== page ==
Tulane Football: Game-By-Game Predictions for the Green Wave's 2014 Season

Game-By-Game Predictions for Tulane's 2014 Season

6/4/14 in NCAAF   |   Tyler_Waddell   |   426 respect

From 2003 to 2012, Tulane won a grand total of 33 games. Blog Photo - Tulane Football: Game-By-Game Predictions for the Green Wave's 2014 Season

For those terrible at math and need a calculator – like myself (hey, I’m a writer, it’s just natural) – that’s an average of 3.3 wins per season during this 10-year span.

Chris Scelfo had his moments in New Orleans, but was fired in 2006 after the program started a significant dive. In came former UCLA head coach Bob Toledo, who was supposed to stop the bleeding, but instead made it worse – Tulane went 15-46 under his reign before he ultimately resigned midseason in 2011.

Tulane was desperate for a leader; someone that could come in and immediately change the culture and make the Green Wave competitive again.

Curtis Johnson was that man.

After spending his previous six years with the NFL’s New Orleans Saints as a wide receivers coach – and with no head coaching experience – Johnson won two games in 2012 before doing what no other Tulane coach had done in a decade.

He led his team to a bowl game.

Tulane was bowl-eligible by October 26 last season, jumping out to a 6-2 record and beating both North Texas and East Carolina. The Green Wave ended up losing four of their final five games, three in which came by a total of 10 points.

But the point is this: Tulane is relevant again. It has its very own home stadium (projected to be ready for its home opener against Georgia Tech), an actual identity with an aggressive, all-or-nothing defensive approach, and a renewed thirst for winning.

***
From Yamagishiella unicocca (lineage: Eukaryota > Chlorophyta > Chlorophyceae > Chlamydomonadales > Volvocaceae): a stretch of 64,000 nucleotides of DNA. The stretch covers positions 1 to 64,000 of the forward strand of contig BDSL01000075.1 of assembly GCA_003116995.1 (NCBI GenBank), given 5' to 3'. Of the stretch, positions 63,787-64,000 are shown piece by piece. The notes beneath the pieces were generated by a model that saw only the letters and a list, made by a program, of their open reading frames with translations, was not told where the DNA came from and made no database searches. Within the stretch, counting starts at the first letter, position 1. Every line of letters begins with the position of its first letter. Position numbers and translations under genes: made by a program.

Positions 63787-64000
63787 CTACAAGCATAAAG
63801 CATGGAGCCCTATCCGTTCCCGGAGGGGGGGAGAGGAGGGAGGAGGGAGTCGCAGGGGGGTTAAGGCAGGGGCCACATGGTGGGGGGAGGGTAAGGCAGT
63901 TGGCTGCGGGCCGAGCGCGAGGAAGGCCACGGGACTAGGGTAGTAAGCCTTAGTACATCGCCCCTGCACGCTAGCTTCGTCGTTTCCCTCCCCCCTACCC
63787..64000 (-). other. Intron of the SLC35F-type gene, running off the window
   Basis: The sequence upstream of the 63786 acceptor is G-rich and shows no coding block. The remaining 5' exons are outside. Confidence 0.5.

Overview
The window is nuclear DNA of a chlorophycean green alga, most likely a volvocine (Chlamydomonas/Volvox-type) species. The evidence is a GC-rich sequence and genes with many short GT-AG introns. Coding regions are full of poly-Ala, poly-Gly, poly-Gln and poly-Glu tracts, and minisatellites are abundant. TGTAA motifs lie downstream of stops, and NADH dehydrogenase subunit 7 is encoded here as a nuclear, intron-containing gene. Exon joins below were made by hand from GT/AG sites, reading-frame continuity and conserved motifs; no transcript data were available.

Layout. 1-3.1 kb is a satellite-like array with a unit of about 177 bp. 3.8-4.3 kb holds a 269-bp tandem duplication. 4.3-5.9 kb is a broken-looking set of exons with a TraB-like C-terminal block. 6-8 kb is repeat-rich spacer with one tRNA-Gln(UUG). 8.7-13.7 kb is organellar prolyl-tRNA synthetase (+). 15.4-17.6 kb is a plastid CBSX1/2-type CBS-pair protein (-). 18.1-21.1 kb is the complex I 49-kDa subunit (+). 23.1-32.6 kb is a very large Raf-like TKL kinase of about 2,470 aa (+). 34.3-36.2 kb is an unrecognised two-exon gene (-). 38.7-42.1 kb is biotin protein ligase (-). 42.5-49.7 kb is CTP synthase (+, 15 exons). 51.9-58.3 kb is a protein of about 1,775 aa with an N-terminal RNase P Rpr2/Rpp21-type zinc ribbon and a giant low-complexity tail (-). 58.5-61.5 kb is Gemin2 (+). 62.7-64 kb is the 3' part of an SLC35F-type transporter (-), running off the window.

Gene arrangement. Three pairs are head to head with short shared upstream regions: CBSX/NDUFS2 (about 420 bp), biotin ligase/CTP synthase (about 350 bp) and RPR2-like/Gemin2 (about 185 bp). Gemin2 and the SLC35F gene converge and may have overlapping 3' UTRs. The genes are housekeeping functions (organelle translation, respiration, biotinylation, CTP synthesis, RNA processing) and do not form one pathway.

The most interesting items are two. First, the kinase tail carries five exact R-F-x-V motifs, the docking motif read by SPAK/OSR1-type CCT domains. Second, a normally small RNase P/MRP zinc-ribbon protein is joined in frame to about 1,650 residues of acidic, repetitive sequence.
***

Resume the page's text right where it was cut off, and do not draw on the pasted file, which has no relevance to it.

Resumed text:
There will be some issues with turnover and a difficult schedule transferring from Conference USA to the American Athletic Conference, but Tulane is moving in the right direction, and fast.

Let’s take a glance at the Green Wave’s 2014 schedule and make some early predictions:

8/28 – at Tulsa: WIN

Oh how the times have changed. Tulane had lost eight straight games to Tulsa from 2005-12 by an average of 30.9 points per game before finally breaking through with a 14-7 win last season. With not a whole lot of positivity going for the Golden Hurricane heading into fall, I expect a similar result.

9/6 – vs. Georgia Tech: LOSS

Last season, Tulane’s defense was all about efficiency. Its success was based off winning the battle for field position and allowing the occasional big play in exchange for multiple three-and-outs and short drives. However, Georgia Tech’s triple-option attack is a mismatch for this type of game plan. One over-pursued blitz from the edge or miscommunication between linebackers could mean an 80-yard touchdown run, which could be the difference.

9/13 – vs. Southeast Louisiana: WIN

After seeing the speed and athleticism Georgia Tech has to offer on offense, seeing an FCS team will be a cake walk.

9/20 – at Duke: LOSS